At East Longmeadow High School, where I teach, the GSA* is the fastest growing club we have. Although I have marched in the Northampton Pride Parade with our students a couple of times, I never realized just how many kids belonged to it. Then I attended a GLSEN Conference in Holyoke. I spent the entire day there, but it wasn’t until the kids started headed toward the bus that I realized there were 35 or 40 kids who had come. There are 850 kids in my high school. Only Key Club might rival that level of participation.
How far we have come! Things might have been different–at least delayed–if it were not for the accomplishments of Massachusetts in opposing bigotry. Well-organized, intelligent activists and progressive Beacon Hill leadership killed a constitutional amendment against marriage equality and even domestic partnerships.
Think Progress has a long piece that, I think, is very worth the read. It ends with The “two important lessons for progressives for future fights”:
Former Massachusetts ACLU legislative director Norma Shapiro said that, like the current fight in Massachusetts and elsewhere over transgender public accommodations protections, much of the challenge with same-sex marriage was to simply show people that their fears are unfounded. “After we have a transgender rights bill and it’s in place, really it’s not gonna be any different than we have now” for non-trans citizens, she said. “After we pass the law and people live with it for a year, they’re gonna wonder what the hell this was about. And I think it was the same with marriage. Before marriages took place, there were a lot of scary things said and a lot of people were afraid. Once they took place, it turned around quite rapidly. People also began getting invited to gay weddings, realized they had worked with someone who was gay and isn’t it nice he’s getting married. You jar people’s expectations and they shift.”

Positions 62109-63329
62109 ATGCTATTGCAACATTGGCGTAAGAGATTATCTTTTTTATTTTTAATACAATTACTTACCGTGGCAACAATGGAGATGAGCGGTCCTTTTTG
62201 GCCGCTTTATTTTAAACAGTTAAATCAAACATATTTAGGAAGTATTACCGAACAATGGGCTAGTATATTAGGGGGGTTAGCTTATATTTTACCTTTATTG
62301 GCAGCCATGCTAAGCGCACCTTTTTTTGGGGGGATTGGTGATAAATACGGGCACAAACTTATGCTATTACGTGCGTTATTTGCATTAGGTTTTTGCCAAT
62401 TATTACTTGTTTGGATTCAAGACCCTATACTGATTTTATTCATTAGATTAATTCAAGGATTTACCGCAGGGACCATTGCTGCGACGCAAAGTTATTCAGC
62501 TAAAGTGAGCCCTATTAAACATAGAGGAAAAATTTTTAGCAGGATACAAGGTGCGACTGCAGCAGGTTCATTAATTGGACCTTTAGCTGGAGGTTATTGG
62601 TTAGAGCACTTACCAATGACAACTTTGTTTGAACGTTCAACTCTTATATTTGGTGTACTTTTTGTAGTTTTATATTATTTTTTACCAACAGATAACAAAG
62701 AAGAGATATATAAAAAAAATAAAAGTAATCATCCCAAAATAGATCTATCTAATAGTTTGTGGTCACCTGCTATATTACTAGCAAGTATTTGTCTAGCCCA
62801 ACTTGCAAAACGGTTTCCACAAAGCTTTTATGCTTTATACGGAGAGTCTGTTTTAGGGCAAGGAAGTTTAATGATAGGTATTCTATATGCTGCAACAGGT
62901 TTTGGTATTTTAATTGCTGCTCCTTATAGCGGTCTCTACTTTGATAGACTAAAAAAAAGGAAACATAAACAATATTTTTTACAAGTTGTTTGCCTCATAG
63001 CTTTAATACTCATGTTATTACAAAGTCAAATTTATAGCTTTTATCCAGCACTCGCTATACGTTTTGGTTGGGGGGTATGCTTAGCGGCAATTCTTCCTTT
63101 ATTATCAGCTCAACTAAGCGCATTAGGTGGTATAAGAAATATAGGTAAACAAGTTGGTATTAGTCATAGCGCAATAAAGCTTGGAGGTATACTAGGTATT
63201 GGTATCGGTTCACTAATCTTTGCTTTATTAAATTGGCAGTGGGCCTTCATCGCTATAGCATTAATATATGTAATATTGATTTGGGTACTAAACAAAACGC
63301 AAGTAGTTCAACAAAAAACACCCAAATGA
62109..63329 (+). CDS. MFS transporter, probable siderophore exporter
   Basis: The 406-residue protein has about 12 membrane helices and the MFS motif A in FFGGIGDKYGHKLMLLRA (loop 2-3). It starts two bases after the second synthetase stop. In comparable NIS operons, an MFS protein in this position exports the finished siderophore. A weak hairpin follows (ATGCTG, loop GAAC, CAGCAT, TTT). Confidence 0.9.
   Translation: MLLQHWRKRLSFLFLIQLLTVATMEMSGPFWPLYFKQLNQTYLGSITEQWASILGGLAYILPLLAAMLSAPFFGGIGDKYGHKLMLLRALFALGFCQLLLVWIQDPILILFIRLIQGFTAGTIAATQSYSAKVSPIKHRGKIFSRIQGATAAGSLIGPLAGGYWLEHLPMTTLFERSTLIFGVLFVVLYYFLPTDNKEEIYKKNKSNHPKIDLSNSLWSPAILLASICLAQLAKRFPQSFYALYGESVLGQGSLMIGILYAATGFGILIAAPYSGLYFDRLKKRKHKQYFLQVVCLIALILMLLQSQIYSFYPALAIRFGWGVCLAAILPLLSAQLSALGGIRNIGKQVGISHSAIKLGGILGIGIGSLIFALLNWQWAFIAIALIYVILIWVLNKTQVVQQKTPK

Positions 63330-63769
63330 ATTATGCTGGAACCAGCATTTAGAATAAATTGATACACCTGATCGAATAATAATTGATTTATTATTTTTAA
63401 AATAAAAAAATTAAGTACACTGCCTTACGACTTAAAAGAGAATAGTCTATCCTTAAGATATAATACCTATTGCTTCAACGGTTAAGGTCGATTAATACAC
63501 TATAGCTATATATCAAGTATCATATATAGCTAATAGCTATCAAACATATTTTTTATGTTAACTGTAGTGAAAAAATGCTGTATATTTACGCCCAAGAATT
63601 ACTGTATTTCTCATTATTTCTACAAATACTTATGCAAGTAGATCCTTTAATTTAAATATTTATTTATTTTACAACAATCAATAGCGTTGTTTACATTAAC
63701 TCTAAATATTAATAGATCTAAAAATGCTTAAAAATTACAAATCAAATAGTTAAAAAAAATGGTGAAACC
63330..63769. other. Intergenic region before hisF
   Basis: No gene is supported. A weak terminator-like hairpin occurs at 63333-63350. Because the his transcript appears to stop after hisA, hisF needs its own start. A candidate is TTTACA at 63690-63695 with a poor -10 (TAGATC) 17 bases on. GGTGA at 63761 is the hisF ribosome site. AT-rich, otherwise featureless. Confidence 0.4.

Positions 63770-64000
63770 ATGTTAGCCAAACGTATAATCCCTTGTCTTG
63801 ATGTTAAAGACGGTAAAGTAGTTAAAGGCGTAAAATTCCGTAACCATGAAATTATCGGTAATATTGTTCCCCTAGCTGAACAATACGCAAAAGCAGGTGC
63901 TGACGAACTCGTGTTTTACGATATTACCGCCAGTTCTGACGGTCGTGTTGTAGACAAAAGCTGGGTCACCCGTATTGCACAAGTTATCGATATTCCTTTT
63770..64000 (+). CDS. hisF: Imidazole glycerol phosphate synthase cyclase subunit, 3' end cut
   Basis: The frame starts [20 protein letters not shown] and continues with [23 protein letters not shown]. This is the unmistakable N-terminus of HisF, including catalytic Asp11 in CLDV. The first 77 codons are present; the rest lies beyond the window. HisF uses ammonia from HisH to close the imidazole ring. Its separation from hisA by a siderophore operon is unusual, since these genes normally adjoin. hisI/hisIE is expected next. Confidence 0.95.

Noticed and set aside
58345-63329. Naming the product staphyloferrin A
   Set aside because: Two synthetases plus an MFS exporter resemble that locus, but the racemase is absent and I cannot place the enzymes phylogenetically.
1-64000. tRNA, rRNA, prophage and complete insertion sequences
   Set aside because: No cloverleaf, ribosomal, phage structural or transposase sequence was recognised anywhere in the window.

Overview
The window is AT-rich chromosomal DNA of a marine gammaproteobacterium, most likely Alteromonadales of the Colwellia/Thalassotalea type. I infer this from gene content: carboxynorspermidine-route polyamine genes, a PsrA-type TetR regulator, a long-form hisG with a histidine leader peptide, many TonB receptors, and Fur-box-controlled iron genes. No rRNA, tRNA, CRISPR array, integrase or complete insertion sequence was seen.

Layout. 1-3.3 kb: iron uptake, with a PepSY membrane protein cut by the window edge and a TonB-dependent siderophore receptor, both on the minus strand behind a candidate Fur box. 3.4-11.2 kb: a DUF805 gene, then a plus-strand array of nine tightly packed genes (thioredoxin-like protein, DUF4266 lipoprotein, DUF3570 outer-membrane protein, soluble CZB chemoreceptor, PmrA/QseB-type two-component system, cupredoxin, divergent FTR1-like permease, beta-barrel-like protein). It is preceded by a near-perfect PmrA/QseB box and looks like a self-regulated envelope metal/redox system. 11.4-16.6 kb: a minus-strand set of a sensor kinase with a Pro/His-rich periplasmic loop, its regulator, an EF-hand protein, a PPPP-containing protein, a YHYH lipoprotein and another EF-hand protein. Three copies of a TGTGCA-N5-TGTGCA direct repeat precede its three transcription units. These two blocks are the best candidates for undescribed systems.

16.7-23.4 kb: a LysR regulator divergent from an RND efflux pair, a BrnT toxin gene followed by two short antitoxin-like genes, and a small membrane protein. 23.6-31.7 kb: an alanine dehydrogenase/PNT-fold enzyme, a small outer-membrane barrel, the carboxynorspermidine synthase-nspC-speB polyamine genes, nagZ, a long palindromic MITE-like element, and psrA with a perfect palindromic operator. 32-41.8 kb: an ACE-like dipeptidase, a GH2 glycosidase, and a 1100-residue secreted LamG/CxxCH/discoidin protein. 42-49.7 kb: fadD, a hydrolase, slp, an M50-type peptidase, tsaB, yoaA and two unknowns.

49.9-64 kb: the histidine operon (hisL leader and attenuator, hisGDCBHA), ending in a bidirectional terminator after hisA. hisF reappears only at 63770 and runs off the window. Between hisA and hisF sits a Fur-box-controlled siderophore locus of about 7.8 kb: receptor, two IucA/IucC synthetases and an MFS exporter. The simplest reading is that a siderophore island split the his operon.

And Arline Isaacson firmly believes that in these and all fights, it is important to do whatever it takes to win, short of breaking the law. “Progressives have a tendency to want to argue on the merits of the issue, because we’re right about the merits. But sometimes to succeed politically, we have to be able to use the same tools and weapons to defeat our opponents,” she argued. “If you have to use parliamentary rules to keep a bad thing from happening, you should not feel apologetic for doing so. Thank heavens we ‘broke the rules’ in Massachusetts by truth squadding [and] posting names on the internet… And we took advantage of the rules by doing a procedural vote. And I am proud we did all those things. They all made a difference, they all helped us keep a very bad thing from happening that would have very possibly changed the course of history on same-sex marriage.”
* I use GSA because many former Gay Straight Alliance groups use the term Gender Sexuality Alliance. I don’t recall what our school uses).